“America whispers the word Alzheimer’s because their government whispers the word Alzheimer’s, and although a whisper is better than the silence that the Alzheimer’s community has been facing for decades it’s still not enough.”
Those make up some of the closing remarks from a man who starred opposite James Franco in a hilarious parody of Kanye West’s “Bound 2” music video. An actor who portrayed a disgruntled barista whose get-rich-quick idea scheme was to create the adult film Swallow My Cockuccino. He’s the one responsible for co-writing a film that starred Jonah Hill being anally violated by a demon [spoilers for This Is The End, my bad].
Seth Rogen is all of those things, but he is also an Alzheimer’s disease activist.
Those of you who read my post in honour of my grandmother will know that she suffered from the illness during the last years of her life. For the better part of four years I lived with both her and my grandfather, and I was able to witness firsthand how it robbed her of her ability to recognize her loved ones and, later, even form simple sentences. The worst nights were when she refused to sleep, insisting that she needed to “go home” because her father would be upset with her.
That’s all to say what you probably already know, that Alzheimer’s is a disease that does the unthinkable and pushes you out of the victim’s memories. You can try to help all you can, but whether or not they realize it is another thing entirely.
Rogen has a full understanding of that, and testified to the US Congress yesterday, drawing on his own experiences with his mother-in-law. Honestly, you should really watch it for yourself:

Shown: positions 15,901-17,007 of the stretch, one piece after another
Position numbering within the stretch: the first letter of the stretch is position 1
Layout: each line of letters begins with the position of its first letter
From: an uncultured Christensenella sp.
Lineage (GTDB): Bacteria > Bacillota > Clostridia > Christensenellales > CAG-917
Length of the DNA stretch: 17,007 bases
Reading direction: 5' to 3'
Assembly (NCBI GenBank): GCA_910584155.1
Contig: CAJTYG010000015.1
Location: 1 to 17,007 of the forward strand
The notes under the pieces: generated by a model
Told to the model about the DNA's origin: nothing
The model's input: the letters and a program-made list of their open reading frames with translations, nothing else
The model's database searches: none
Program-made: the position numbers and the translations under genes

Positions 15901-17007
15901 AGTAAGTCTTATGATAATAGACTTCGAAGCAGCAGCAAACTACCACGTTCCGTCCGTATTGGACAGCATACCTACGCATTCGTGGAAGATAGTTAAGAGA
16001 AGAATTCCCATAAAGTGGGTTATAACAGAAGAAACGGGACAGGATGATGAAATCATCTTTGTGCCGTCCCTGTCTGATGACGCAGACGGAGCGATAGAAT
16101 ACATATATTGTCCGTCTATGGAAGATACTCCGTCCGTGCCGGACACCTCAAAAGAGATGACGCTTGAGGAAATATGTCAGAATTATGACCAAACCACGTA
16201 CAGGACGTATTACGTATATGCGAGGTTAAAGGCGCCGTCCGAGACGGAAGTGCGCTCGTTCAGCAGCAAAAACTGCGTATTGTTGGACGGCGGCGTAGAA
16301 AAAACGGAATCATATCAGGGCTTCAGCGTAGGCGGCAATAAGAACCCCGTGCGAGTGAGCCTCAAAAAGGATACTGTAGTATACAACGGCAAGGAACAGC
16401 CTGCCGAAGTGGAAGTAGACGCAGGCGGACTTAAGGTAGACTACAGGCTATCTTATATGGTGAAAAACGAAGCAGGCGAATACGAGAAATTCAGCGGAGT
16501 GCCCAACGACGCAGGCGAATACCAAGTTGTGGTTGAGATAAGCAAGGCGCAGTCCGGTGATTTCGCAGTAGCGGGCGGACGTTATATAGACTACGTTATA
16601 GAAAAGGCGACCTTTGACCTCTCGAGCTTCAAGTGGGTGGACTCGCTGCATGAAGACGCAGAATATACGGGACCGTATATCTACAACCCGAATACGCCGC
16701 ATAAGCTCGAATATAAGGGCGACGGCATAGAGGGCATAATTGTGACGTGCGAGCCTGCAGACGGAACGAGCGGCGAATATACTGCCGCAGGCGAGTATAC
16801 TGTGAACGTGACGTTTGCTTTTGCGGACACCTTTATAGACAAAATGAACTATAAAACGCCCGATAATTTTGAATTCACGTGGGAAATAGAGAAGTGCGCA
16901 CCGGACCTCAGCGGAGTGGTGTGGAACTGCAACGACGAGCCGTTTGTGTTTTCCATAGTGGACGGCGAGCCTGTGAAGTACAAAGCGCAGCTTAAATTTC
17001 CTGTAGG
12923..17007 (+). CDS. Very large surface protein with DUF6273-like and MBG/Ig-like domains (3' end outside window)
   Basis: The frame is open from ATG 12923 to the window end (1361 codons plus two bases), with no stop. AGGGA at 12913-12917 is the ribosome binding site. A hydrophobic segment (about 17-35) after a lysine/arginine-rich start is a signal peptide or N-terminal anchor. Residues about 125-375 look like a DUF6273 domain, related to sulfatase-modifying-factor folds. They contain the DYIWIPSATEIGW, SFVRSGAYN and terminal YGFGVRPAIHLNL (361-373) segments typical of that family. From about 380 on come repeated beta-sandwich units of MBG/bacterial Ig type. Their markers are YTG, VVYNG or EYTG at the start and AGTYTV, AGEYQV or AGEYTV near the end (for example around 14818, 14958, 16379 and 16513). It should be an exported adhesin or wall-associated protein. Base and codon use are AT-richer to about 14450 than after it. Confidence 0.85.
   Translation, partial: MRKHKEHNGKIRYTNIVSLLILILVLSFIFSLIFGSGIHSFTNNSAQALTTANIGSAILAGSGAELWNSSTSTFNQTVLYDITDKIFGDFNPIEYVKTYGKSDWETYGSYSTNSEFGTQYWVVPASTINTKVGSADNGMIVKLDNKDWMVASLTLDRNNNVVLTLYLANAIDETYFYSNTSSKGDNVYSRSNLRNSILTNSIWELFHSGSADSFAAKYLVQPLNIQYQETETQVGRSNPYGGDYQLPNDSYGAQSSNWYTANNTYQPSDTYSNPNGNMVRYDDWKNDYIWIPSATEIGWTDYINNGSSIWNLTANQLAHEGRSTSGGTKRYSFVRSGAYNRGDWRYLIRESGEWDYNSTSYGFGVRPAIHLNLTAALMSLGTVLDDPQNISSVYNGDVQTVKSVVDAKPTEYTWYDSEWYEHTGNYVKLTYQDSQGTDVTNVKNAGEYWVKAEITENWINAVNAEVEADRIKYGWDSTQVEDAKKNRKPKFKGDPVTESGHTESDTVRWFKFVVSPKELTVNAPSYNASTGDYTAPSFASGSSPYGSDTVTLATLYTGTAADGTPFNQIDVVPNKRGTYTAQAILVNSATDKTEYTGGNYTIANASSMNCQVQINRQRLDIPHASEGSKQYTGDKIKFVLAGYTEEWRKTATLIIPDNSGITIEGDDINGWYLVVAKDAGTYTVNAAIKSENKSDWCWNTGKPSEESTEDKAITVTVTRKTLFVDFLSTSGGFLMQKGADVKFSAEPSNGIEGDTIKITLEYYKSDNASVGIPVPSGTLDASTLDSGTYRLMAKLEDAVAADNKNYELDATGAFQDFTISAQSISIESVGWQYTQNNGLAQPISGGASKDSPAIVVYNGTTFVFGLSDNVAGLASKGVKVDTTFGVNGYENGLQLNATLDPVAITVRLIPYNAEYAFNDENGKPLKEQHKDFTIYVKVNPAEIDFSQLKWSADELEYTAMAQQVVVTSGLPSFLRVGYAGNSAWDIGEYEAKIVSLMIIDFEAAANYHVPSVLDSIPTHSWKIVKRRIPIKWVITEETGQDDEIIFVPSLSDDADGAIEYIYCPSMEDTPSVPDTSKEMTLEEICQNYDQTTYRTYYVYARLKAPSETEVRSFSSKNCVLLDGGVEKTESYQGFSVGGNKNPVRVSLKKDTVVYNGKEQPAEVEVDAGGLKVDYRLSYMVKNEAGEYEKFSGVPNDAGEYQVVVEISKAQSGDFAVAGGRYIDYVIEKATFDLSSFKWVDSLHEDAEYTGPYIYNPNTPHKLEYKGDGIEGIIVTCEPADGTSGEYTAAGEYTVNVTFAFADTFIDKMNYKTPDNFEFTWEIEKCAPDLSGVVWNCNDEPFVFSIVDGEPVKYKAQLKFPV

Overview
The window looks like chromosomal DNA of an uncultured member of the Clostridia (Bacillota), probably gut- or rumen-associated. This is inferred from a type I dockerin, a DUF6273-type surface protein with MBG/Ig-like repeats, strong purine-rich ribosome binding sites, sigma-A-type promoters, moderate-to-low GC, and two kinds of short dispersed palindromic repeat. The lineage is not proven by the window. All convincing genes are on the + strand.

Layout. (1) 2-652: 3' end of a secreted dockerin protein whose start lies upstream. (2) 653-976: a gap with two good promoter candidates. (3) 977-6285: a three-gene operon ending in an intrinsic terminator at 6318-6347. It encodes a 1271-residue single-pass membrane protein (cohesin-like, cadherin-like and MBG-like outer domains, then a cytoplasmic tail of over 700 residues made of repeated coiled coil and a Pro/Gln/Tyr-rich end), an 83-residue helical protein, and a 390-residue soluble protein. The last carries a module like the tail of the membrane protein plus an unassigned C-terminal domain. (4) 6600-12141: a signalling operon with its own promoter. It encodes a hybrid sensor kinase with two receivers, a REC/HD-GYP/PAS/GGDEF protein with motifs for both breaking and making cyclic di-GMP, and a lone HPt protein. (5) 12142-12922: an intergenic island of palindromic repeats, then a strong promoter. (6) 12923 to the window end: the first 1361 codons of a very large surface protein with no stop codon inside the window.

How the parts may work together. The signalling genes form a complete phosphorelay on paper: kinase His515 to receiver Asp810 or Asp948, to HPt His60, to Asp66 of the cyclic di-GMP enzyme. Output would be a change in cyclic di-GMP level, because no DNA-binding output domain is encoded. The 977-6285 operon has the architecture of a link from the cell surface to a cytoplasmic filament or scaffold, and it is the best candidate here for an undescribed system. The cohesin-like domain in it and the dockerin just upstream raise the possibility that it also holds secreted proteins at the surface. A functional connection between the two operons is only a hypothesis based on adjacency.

It’s clear that he’s got jokes, dropping references to House of Cards and Knocked Up, which he starred in with Elizabeth Banks. He uses that to his advantage, however, insisting that if “a lazy, self-involved, generally self-medicated manchild” can care about something like this certainly anyone can.
His story about his mother-in-law “a teacher for 35 years [who] forgot how to speak, feed herself, dress herself, and go to the bathroom herself, all by the age of 60” prompted the response you can see on the left. It’s also a wake up call to anyone else who, like he once did, believes that Alzheimer’s is only for the very elderly.
It’s not all talk and no walk with him, either, as he created the organization Hilarity for Charity, a fundraising part of the Alzheimer’s Association. A legitimate concern for him is that “over 5 million Americans have Alzheimer’s and at this rate in 35 years as many as 16 million will have the disease”; that’s a fact that should frighten anyone.
He called for the US government to provide funding and, consequently, hope for an affliction that bears a heavy amount of both stigma and shame. That latter emotion is something he’d like to turn back on the senators who skipped his talk completely.
Of the 18 members who made up the US Senate subcommittee on Labor, Health and Human Services, Education, and Related Agencies only two attended: Sen. Tom Harkin (D-Iowa), and Sen. Jerry Moran (R-Kansas). While this certainly supports his assertion that this is a subject few want to talk about, the absence of so many political figures hurts his overall cause.
Even still, an A-list celeb like Seth Rogen appearing on C-SPAN is going to get attention, and it would surprise me if the YouTube video didn’t hit a million views by the end of the day. If the people are listening the politicians will inevitably have to as well, and I’m more than one hundred percent behind what he’s doing.
As icing on the cake, he also graced those halls with his laugh, and while not nearly as important it is very special.